From 1974 to 1985, prolific playwright, director, performer, poet, and Warhol Superstar, Jackie Curtis, resided in the second floor, front apartment of this building.

While here, he continued to write and perform in his own work and act in other plays.

Header Photo
Credit: Ken Lustbader/NYC LGBT Historic Sites Project, 2021.


Jackie Curtis (1947-1985), born John Curtis Holder, Jr., was raised on the Lower East Side and became interested in performing at a young age. He adopted the name Jackie Curtis in the mid-1960s as he developed his gender-fluid persona. Curtis attended the School of Art and Design and graduated from Hunter College in 1975, and studied at the Actors Studio.

Curtis was raised by his maternal grandmother, who rented apartment 2B in 1965 and, at that time, Curtis moved in with his grandparents and uncle. In about 1968 or 1969, he moved to his own space in the former offices of the Louis N. Jaffe Art Theater, where he lived until 1973, before moving back to this apartment, until his death in 1985. During this period, he would also stay at friends’ apartments, but made this his primary residence.

Curtis met Ellen Stewart, founder of La MaMa, as a young teen, which eventually led to his long-time association with the theater as playwright, performer, or both. His first stage appearance, at La MaMa in 1965, was in Tom Eyen’s Miss Nefertiti Regrets, which starred Bette Midler. During this period he began creating a persona that defied gender stereotypes without attempting to “pass” as female. Throughout his life, he expressed elements of his personality that defied sexual or gender identity labels.

Curtis spent years living and performing in his unique style of drag. Standing at 5’11”, he would appear in private and in public wearing female attire (without falsies), older thrift shop dresses or miniskirts, ripped stockings, and haphazard makeup (often with glitter around his eyes). Depending on his mood, he would also wear a dress and adopt what was described as his “James Dean” persona.

In 1969, he described himself to the New York Times as “not a boy, not a girl, not a faggot, not a drag queen, not a transsexual – just me, Jackie,” adding that he was “not trying to pass as a woman.” This style was widely adopted by others, including many fashion designers, in the 1970s and 1980s and is often cited as an inspiration for the glam-rock look.

Beginning in the late 1960s, his plays, in which he performed the lead roles, were produced at La MaMa and elsewhere downtown. His work featured trans and non-binary actors and characters, and themes that lampooned sexual and social conventions. Examples include: Glamor, Glory and Gold (1967), that in a subsequent production starred Candy Darling and Robert DeNiro, in his stage debut; Lucky Wonderful (1968), a musical; Americka Cleopatra (1968) with Alexis de Lago and Harvey FiersteinHeaven Grand in Amber Orbit (1970), produced by John Vaccaro’s Playhouse of the Ridiculous; Femme Fatale (1970) with Patti Smith; and Vain Victory, or the Vicissitudes of the Damned (1971) with a cast that included Darling, Holly Woodlawn, and Andy Warhol, to name a few.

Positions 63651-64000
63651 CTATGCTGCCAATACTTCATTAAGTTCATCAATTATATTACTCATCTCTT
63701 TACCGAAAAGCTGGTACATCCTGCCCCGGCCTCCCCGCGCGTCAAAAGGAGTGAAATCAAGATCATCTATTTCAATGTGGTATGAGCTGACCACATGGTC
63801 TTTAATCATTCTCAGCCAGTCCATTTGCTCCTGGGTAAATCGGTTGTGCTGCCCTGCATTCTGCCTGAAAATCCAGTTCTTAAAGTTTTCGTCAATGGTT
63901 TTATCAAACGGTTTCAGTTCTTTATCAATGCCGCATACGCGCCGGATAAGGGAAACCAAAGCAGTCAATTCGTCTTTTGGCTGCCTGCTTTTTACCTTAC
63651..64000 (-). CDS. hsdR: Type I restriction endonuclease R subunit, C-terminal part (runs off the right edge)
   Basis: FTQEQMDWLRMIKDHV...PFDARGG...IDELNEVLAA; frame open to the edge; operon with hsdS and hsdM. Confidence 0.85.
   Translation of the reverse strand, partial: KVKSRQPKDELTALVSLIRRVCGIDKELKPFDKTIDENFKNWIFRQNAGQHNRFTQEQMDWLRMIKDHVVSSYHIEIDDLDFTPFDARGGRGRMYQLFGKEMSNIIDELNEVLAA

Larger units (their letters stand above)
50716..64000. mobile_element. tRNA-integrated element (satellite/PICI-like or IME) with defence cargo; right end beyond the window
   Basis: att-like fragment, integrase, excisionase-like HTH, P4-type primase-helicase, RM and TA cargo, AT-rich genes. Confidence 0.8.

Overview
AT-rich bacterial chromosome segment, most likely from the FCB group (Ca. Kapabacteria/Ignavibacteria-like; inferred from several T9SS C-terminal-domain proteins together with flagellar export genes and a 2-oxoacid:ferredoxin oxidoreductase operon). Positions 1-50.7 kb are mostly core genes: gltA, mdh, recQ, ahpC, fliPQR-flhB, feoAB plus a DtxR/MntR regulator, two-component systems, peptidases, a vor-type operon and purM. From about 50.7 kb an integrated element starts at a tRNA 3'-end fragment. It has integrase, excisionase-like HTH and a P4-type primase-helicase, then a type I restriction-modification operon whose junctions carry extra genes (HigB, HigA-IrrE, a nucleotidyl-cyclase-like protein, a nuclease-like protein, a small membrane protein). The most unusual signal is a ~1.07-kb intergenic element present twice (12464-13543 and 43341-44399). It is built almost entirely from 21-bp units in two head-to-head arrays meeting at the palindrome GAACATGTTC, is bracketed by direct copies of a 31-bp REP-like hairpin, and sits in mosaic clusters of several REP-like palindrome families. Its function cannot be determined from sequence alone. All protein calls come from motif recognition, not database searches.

In 1967, Curtis met Warhol and the association helped get his plays noticed. Curtis, along with Darling and Woodlawn, became known as Warhol Superstars, regularly hanging out at Max’s Kansas City (213 Park Avenue South) with Warhol and his entourage. Warhol and director Paul Morrissey cast Curtis in Flesh (1968), with Darling, and Women in Revolt (1971), with Darling and Woodlawn. Warhol reportedly stated, “Jackie Curtis is not a drag queen. Jackie is an artist. A pioneer without a frontier.” Lou Reed immortalized Curtis in his 1972 song Walk on the Wild Side with the lyrics, “Jackie is just speeding away / Thought she was James Dean for a day / Then I guess she had to crash…”

In the early 1980s, his new work included Flop (1982), a musical; I Died Yesterday (1983), a play written by Nick Markovich with additional dialogue by Curtis, and co-starring Penny Arcade; and Champagne (1985), his last performance, which was at La MaMa. During this period, Curtis performed in several cabaret venues, as well as at events for the Poetry Project and at the Pyramid Club.

In 1985, Curtis died of an accidental drug overdose.

Entry by Ken Lustbader, project director (February 2021).

NOTE: Names above in bold indicate LGBT people.

Building Information

  • Architect or Builder: unknown
  • Year Built: 1849-50; 1960s (altered)


  1. Collection #142 – Jackie Curtis Papers, NYC LGBT Center – National Archives (accessed February 1, 2021), bit.ly/3jaCr5Y.

  2. E-mail with Craig B. Highberger to Ken Lustbader/NYC LGBT Historic Sites Project, January 2021.

  3. E-mails with Joe Preston, Executor of the Estate of Jackie Curtis, to Ken Lustbader/NYC LGBT Historic Sites Project, January and February 2021.

  4. Guy Trebay, “A Vision in Thrift-Shop Chic Visits From the 60’s,” The New York Times, May 2, 2004.

  5. Jackie Curtis (accessed February 6, 2021), bit.ly/3aG5GcU.

  6. “Jackie Curtis, 38, Performer And Writer for Warhol Films,” The New York Times, May 17, 1985.

  7. “Jackie Curtis,” The Downtown Pop Underground (accessed February 8, 2021), bit.ly/36U15T8.

  8. Rosalyn Regelson, “Not a Boy, Not a Girl, Just Me, Jackie,” The New York Times, November 2, 1969.

  9. “Superstar in a Housedress,” produced and directed by Craig Highberger, 2004.

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